Next, I will talk for a moment about their raspberry crumb bars. Once again, not saccharine sweet, and beautifully finished off which a slightly salty, very buttery brown sugar crumb topping. I can see how one could even convince oneself that it's vaguely healthy. 

Metropolitan Bakery

Speaking of vaguely healthy, they also offer something called a Millet Muffin. Now, in general, such a title would not entice me--but wrapped in liner paper that made them look like little flowers, I was intrigued. And I was assured by the counter lady that they were very, very good. "Are they healthy?" I asked. And she said, "Well, not really". That's all I needed--"I'll take it!" I said. And you know what? These muffins are very good. The millet adds a nice, nutty flavor and a wonderfully crunchy flavor which doesn't fall into "crack yo' teeth" territory--but the muffin base is deliciously dense and buttery. I call it a winner. 

And because this stuff contributes to the overall bakery experience, I should say that as an artistic person, their logo, which is inspired by the Paris Metro, pleases me greatly. 

Their menu is pretty extensive, featuring cakes, cookies, Frenchie-stuff like caneles and macarons, and tarts. And everything I have sampled has been quite good. What I am getting at here is: go to this bakery.

Metropolitan Bakery has a few locations in the Philadelphia area; find out more about them on their website.


CakeSpy Undercover: Tiffany's Bakery, Philadelphia

Tiffany's Bakery, Philadelphia

For this assignment, I went undercover--and underground--to visit Tiffany's Bakery.

This is an unexpected spot to find delicious treats--for one thing, it is in the basement level of an urban shopping mall. In the food court. It's flanked by places like McDonalds and Auntie Anne's--not exactly where you'd expect to find a scratch-baked, totally awesome bakery.

My trip was doubly delightful in that it was the spot suggested by my friend Margaret, a brilliant editor at Quirk Books. It's amazing, she promised. I didn't need to be told twice.

I was glad it had been suggested, because purely based on looks, the the bakery might not get you right away: the shelving and lighting are fairly generic and utilitarian.

But the crowd surrounding the sweet-smelling bakery is your first indication that you've reached an unexpected goldmine of deliciousness. And clearly they've got a loyal following: they've been baking up sweets for 33 years now!

Tiffany's Bakery, Philadelphia

And because we never do anything halfway, we got not one but about a half-dozen of their sweet treats, including a sticky bun, a cookie, a red velvet cupcake, a mini cherry cheese danish, and a "George Washington Slice", a sort of spicy brownie-gingerbread type bar. 

Tiffany's Bakery, Philadelphia

And you know what? Everything was very, very good. Standouts for me were the cherry danish and sticky bun, which were lightly yeasty, not too sweet, but pleasingly decadent on both counts. Also very strong was the cookie, which was spicy and flavorful. I personally did not try the cupcake but was assured it was a good specimen. The chewy "George Washington Bar" was like a chewy spice cake meets brownie--interesting, a little different, and I think it would make a great companion to eggnog around the holidays.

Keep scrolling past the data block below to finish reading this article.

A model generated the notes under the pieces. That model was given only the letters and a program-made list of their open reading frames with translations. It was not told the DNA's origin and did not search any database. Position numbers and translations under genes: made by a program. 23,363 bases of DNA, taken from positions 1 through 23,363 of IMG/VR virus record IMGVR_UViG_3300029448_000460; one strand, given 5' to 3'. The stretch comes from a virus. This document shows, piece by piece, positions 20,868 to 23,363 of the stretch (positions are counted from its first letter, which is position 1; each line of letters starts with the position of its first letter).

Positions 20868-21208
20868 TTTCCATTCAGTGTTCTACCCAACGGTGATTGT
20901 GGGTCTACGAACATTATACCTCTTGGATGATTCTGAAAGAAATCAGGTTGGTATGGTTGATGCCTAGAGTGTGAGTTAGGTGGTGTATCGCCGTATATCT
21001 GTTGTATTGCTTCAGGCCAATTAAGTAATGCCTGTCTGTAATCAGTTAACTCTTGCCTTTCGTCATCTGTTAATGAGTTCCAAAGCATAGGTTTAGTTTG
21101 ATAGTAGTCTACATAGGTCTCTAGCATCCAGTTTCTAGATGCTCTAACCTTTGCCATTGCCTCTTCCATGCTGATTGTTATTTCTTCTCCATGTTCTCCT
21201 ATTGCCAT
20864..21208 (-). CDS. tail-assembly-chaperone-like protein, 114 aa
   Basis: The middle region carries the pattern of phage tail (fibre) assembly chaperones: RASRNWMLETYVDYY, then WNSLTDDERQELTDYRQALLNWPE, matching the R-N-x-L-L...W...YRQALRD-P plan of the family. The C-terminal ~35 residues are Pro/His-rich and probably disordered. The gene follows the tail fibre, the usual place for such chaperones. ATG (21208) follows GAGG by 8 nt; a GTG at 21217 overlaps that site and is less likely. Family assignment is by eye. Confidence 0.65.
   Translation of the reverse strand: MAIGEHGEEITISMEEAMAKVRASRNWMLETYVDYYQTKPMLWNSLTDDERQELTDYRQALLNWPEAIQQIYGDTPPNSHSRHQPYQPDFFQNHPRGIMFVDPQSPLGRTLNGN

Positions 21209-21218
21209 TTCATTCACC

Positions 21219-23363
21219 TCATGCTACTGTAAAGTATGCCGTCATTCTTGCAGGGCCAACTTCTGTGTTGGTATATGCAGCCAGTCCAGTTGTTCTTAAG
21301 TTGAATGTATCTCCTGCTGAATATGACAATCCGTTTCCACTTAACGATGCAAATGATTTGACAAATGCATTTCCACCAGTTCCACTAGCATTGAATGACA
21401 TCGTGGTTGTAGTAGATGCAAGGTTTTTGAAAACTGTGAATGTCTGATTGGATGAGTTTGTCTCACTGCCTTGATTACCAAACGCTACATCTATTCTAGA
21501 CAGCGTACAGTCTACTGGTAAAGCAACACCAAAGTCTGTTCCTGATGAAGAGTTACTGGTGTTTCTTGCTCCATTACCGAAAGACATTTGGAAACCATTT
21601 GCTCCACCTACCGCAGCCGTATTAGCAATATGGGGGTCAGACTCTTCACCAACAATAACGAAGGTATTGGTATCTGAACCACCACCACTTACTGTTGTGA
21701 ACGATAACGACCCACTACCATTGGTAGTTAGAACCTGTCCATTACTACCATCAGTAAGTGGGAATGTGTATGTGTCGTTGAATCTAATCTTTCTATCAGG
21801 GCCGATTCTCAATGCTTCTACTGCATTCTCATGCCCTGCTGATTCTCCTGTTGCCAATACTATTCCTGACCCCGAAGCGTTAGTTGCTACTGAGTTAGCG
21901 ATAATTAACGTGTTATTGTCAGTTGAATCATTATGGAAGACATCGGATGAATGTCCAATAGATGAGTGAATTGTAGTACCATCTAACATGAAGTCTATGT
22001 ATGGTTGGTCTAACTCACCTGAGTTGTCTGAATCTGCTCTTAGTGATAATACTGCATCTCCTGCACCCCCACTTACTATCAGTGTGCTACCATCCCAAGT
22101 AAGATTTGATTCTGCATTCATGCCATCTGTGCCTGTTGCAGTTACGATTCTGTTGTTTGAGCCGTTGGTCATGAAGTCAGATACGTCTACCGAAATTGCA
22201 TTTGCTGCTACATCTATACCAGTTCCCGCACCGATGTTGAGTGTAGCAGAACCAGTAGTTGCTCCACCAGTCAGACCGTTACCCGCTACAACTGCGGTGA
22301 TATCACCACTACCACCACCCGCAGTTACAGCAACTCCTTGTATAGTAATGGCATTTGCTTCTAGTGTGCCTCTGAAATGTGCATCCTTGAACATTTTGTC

I learned that Tiffany's is known and highly regarded for their generous slices of Strawberry Short Cake - making that my #1 pick for my next visit.

Tiffany's Bakery, Philadelphia

Another nice thing about Tiffany's is that they offer many of their items in two sizes, which I estimated to be "small-medium" and "very large".  The smaller size is perfect for mixing and matching or if you're serving a crew at a brunch or event. Or, you know, if you want to try six pastries in one sitting and convince yourself it's ok because they're "mini".

The final word? Visiting Tiffany's is an adventure, you'll have plenty of good people watching, and the pastries are worth a visit.

Tiffany's Bakery, 9th and Market, Gallery Mall Food Court; online here.


CakeSpy Undercover: Sweets at Coal Creek Coffee, Laramie WY

Pie in the sky

Funny thing about crossing the country by automobile: sometimes, it is really hard to find good coffee.

And when I say "it's hard to find good coffee" I mean that sometimes you find yourself praying to the coffee gods to just send you a Starbucks. Please. 

But happily, while passing through Laramie, Wyoming, I had a sweet discovery which satisfied my caffeine needs as well as my sugary desires: Coal Creek Coffee. 

A coffee roaster with a few retail locations, Coal Creek not only has rich, bold coffee, but a delicious selection of sweet treats.

One of the standouts? The Raspberry pie, which was on the menu during the Valentine's day week. The berries were tart, not overly-sweetened, and bursting with flavor. The crust was the perfect rich, buttery, flaky complement, sturdy but not overwhelming. It was an exceedingly pleasant pie. I'd warrant a guess it would be even better with whipped cream or ice cream, but these toppings aren't especially friendly for traveling, so I suppose I will just have to dream about that.